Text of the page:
__________________________________________________________________________ SEQUENCE LISTING (1) GENERAL INFORMATION: (iii) NUMBER OF SEQUENCES: 1 (2) INFORMATION FOR SEQ ID NO:1: (i) SEQUENCE CHARACTERISTICS: (A) LENGTH: 569 amino acids (B) TYPE: amino acid (C) STRANDEDNESS: single (D) TOPOLOGY: linear (ii) MOLECULE TYPE: peptide (xi) SEQUENCE DESCRIPTION: SEQ ID NO:1: MetLysValLeuLeuArgLeuIleCysPheIleAlaLeuLeuIleSer 151015 SerLeuGluAlaAspLysCysLysGluArgGluGluLysIleIleLeu 202530 ValSerSerAlaAsnGluIleAspValArgProCysProLeuAsnPro 354045 AsnGluHisLysGlyThrIleThrTrpTyrLysAspAspSerLysThr 505560 ProValSerThrGluGlnAlaSerArgIleHisGlnHisLysGluLys 65707580 LeuTrpPheValProAlaLysValGluAspSerGlyHisTyrTyrCys 859095 ValValArgAsnSerSerTyrCysLeuArgIleLysIleSerAlaLys 100105110 PheValGluAsnGluProAsnLeuCysTyrAsnAlaGlnAlaIlePhe 115120125 LysGlnLysLeuProValAlaGlyAspGlyGlyLeuValCysProTyr 130135140 MetGluPhePheLysAsnGluAsnAsnGluLeuProLysLeuGlnTrp 145150155160 TyrLysAspCysLysProLeuLeuLeuAspAsnIleHisPheSerGly 165170175 ValLysAspArgLeuIleValMetAsnValAlaGluLysHisArgGly 180185190 AsnTyrThrCysHisAlaSerTyrThrTyrLeuGlyLysGlnTyrPro 195200205 IleThrArgValIleGluPheIleThrLeuGluGluAsnLysProThr 210215220 ArgProValIleValSerProAlaAsnGluThrMetGluValAspLeu 225230235240 GlySerGlnIleGlnLeuIleCysAsnValThrGlyGlnLeuSerAsp 245250255 IleAlaTyrTrpLysTrpAsnGlySerValIleAspGluAspAspPro 260265270 ValLeuGlyGluAspTyrTyrSerValGluAsnProAlaAsnLysArg 275280285 ArgSerThrLeuIleThrValLeuAsnIleSerGluIleGluSerArg 290295300 PheTyrLysHisProPheThrCysPheAlaLysAsnThrHisGlyIle 305310315320 AspAlaAlaTyrIleGlnLeuIleTyrProValThrAsnPheGlnLys 325330335 HisMetIleGlyIleCysValThrLeuThrValIleIleValCysSer 340345350 ValPheIleTyrLysIlePheLysIleAspIleValLeuTrpTyrArg 355360365 AspSerCysTyrAspPheLeuProIleLysAlaSerAspGlyLysThr 370375380 TyrAspAlaTyrIleLeuTyrProLysThrValGlyGluGlySerThr 385390395400 SerAspCysAspIlePheValPheLysValLeuProGluValLeuGlu 405410415 LysGlnCysGlyTyrLysLeuPheIleTyrGlyArgAspAspTyrVal 420425430 GlyGluAspIleValGluValIleAsnGluAsnValLysLysSerArg 435440445 ArgLeuIleIleIleLeuValArgGluThrSerGlyPheSerTrpLeu 450455460 GlyGlySerSerGluGluGlnIleAlaMetTyrAsnAlaLeuValGln 465470475480 AspGlyIleLysValValLeuLeuGluLeuGluLysIleGlnAspTyr 485490495 GluLysMetProGluSerIleLysPheIleLysGlnLysHisGlyAla 500505510 IleArgTrpSerGlyAspPheThrGlnGlyProGlnSerAlaLysThr 515520525 ArgPheTrpLysAsnValArgTyrHisMetProValGlnArgArgSer 530535540 ProSerSerLysHisGlnLeuLeuSerProAlaThrLysGluLysLeu 545550555560 GlnArgGluAlaHisValProLeuGly 565 __________________________________________________________________________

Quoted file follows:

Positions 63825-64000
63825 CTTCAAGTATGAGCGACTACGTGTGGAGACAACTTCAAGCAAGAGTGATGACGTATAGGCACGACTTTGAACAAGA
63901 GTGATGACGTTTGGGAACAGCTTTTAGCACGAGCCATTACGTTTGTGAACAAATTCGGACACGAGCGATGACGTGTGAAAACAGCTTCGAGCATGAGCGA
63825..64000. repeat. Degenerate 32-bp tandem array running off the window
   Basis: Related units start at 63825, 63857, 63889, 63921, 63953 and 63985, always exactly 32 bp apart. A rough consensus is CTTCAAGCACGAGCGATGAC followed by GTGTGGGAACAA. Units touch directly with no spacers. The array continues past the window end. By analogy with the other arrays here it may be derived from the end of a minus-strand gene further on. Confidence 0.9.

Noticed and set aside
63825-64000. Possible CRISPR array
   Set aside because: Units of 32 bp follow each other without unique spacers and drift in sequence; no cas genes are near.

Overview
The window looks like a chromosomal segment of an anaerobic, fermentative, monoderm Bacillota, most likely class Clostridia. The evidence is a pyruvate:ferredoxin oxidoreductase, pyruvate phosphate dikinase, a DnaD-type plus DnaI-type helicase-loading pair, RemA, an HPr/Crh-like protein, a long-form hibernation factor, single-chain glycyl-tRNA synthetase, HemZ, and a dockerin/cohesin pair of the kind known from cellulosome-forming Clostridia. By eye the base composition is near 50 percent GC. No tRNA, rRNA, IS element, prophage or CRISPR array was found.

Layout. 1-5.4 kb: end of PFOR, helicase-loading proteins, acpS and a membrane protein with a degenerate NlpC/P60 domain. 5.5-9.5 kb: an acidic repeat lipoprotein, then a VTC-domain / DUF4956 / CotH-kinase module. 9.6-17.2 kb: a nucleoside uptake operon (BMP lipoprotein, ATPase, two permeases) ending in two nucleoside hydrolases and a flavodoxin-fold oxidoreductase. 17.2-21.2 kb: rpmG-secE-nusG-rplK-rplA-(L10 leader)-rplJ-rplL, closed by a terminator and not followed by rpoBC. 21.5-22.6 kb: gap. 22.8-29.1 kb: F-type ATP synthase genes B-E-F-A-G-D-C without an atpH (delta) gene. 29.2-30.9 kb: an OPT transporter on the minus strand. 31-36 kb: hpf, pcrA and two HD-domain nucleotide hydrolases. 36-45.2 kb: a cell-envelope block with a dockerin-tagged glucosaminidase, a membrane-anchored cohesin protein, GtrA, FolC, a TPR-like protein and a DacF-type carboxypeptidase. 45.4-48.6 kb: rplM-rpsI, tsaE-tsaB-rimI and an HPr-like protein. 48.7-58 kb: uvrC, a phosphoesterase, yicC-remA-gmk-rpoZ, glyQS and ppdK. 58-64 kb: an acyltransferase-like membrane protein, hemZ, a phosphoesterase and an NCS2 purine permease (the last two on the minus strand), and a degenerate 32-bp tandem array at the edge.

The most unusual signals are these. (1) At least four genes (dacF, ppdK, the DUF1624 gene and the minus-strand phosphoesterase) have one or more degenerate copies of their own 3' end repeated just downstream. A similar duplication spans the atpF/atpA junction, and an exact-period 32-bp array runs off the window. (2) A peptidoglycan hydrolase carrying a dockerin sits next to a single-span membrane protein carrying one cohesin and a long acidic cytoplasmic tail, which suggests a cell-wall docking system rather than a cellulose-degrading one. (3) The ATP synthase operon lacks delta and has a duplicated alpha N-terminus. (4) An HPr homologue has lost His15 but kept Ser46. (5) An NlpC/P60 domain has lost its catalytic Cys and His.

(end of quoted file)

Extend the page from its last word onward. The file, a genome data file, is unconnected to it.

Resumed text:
1. A method of treating metabolic bone diseases caused by abnormal bone resorption associated with IL-1, comprising administering to a patient in need of such treatment an effective amount of a pharmaceutical composition which comprises as an active ingredient the full length of human IL-1 receptor as identified by SEQ ID NO:1 or the soluble fragment of human IL-1 receptor comprising amino acids 1 to 312 of SEQ ID NO:1.